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THE unexampled success that has attended our Agents in canvasssing for the "GREAT REBELLION," and the rapidity with which orders have accumulated since issuing our Prospectus, furnish the most gratifying evidence of the high estimation in which Mr. Headley is held by the public as an Author; and the impatient desire every where manifested to receive the work, has led us to issue the first volume at as early a day as practicable, consistently with a due regard to its correctness.
Volume I. contains a History of the origin of the War, and its progress during a period of nearly eighteen months, up to the last of June, 1862.
The numerous fine steel Engravings in the volume, have been produced at great expense and add very much to its interest and value. Great pains has been taken to procure accurate likenesses for the Portraits; while the spirited views illustrative of important events of the war, are from original drawings executed expressly for this work by Darley and other eminent artists.
Volume II. completing the History, and containing valuable statistics, will be prepared as fast as the receipt of authentic material by the Author will permit, and be issued within six months after the close of the war, or sooner if practicable and deemed expedient.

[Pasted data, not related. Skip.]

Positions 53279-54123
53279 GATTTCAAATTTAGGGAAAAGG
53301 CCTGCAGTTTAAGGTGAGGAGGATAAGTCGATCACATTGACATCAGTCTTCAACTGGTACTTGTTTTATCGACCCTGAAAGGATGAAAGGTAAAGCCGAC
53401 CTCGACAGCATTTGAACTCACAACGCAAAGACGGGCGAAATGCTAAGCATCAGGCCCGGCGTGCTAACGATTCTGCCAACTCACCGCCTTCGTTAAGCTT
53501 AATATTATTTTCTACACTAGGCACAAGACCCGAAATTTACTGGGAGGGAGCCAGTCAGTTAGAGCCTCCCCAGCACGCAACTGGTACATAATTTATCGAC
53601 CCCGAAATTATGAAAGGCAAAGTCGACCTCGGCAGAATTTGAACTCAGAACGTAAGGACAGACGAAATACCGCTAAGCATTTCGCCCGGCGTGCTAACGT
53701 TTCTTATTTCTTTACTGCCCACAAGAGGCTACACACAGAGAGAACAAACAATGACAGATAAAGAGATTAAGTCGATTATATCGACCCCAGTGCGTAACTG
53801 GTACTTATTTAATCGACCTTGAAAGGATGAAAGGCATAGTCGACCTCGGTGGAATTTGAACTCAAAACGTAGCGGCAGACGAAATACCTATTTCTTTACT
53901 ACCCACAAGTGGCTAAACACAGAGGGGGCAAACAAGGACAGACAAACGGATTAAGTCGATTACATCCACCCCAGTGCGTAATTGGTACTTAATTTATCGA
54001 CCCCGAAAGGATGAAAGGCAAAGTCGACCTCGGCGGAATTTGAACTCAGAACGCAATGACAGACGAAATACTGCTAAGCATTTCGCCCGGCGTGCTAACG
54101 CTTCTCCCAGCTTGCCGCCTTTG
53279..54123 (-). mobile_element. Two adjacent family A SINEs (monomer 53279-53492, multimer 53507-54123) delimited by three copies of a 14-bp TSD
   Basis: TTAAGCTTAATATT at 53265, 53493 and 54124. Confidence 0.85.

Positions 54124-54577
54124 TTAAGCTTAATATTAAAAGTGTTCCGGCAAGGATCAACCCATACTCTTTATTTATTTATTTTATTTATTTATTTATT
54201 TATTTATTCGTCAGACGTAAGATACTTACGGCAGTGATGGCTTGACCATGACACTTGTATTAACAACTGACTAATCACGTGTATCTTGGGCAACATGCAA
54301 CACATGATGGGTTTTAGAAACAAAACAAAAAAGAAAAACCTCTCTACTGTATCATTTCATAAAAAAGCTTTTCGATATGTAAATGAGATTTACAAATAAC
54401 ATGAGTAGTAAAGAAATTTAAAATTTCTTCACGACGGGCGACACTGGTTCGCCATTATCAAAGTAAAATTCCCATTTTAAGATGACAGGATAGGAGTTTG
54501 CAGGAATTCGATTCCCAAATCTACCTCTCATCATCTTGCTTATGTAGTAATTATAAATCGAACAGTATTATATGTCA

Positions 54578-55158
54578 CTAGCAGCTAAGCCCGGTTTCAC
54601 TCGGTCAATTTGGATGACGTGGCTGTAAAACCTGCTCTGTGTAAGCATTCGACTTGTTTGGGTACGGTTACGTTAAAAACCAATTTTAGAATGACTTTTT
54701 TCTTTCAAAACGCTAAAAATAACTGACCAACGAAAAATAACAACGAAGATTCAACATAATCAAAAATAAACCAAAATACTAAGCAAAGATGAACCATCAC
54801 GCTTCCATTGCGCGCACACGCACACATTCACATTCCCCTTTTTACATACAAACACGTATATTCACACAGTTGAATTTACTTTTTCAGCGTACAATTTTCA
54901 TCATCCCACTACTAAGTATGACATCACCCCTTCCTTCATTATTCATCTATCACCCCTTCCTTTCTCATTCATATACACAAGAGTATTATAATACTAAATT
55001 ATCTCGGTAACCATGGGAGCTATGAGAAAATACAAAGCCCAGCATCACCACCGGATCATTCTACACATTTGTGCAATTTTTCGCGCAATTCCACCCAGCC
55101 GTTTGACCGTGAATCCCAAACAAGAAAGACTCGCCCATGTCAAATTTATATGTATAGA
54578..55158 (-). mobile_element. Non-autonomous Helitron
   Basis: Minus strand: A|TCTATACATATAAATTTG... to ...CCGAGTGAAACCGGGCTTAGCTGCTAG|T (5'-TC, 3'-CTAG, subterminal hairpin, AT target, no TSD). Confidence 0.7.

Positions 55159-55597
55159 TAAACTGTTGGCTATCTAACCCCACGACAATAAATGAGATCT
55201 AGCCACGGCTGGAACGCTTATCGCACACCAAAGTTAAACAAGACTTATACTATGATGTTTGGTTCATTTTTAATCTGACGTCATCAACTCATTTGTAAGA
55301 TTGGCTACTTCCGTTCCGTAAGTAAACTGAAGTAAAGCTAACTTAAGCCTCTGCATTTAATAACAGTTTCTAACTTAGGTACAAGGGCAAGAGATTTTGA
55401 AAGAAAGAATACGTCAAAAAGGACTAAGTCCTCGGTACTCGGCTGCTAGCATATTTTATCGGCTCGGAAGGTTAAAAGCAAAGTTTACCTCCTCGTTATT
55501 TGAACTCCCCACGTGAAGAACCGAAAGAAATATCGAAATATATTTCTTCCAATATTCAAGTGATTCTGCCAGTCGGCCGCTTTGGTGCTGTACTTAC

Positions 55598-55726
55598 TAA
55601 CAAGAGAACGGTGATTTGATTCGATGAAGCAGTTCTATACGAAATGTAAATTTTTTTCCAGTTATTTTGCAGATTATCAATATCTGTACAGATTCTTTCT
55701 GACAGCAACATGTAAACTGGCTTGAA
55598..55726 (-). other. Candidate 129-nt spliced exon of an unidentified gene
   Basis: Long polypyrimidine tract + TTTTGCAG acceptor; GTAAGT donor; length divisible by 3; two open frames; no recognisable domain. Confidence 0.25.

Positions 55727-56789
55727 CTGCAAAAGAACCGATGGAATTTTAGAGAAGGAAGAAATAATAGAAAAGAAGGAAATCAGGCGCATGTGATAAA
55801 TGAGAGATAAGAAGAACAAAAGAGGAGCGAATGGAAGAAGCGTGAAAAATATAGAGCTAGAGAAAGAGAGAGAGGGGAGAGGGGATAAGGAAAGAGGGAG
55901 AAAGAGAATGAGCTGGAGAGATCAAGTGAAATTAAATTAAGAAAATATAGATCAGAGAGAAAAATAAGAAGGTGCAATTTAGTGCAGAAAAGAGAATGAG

As the History of this great struggle advances towards its final consummation, it will increase in importance and interest. The seven days' battles before Richmond, the great battle of Antietam, and others already fought, and the thrilling events constantly transpiring throughout the Union, will furnish an ample field for the peculiar genius of our Author.
In the character of its Engravings we hope to make the second volume superior even to the first. Among other Illustrations it will contain Portraits of the prominent Fighting Generals both Union and Confederate. HURLBUT, WILLIAMS & Co., PUBLISHERS.
HARTFORD, CONN., Nov. 1st, 1862.
THE earth has been cursed with civil wars from the earliest times in which we have records of the race. Though characterized by more or less ferocity, and assuming various shapes, they all may be divided into two general classes. Those that occur under a despotic form of government, spring from oppression which the people, no longer able to bear, venture all the terrible hazard of a revolution to throw off. Those that take place under a democratic form of government, are brought about by a few ambitious men, who seek by faction to obtain power. Those of the former class possess dignity and grandeur, from the fact that they are based on the great doctrine of human rights. Man asserting his inherent, God-given rights on the battle field against overwhelming odds, is a sublime spectacle.
The latter are based on falsehoods, and kept alive by deception. Such were the civil wars of the early republics.
In the time of Cromwell, both religious and civil liberty were the grand prizes of the struggle; and whether we look at Hampden, calmly suffering for the sake of liberty, or at Cromwell's Ironsides, sweeping like a thunder cloud to battle, with the fearful war cry "RELIGION" on their lips, our deep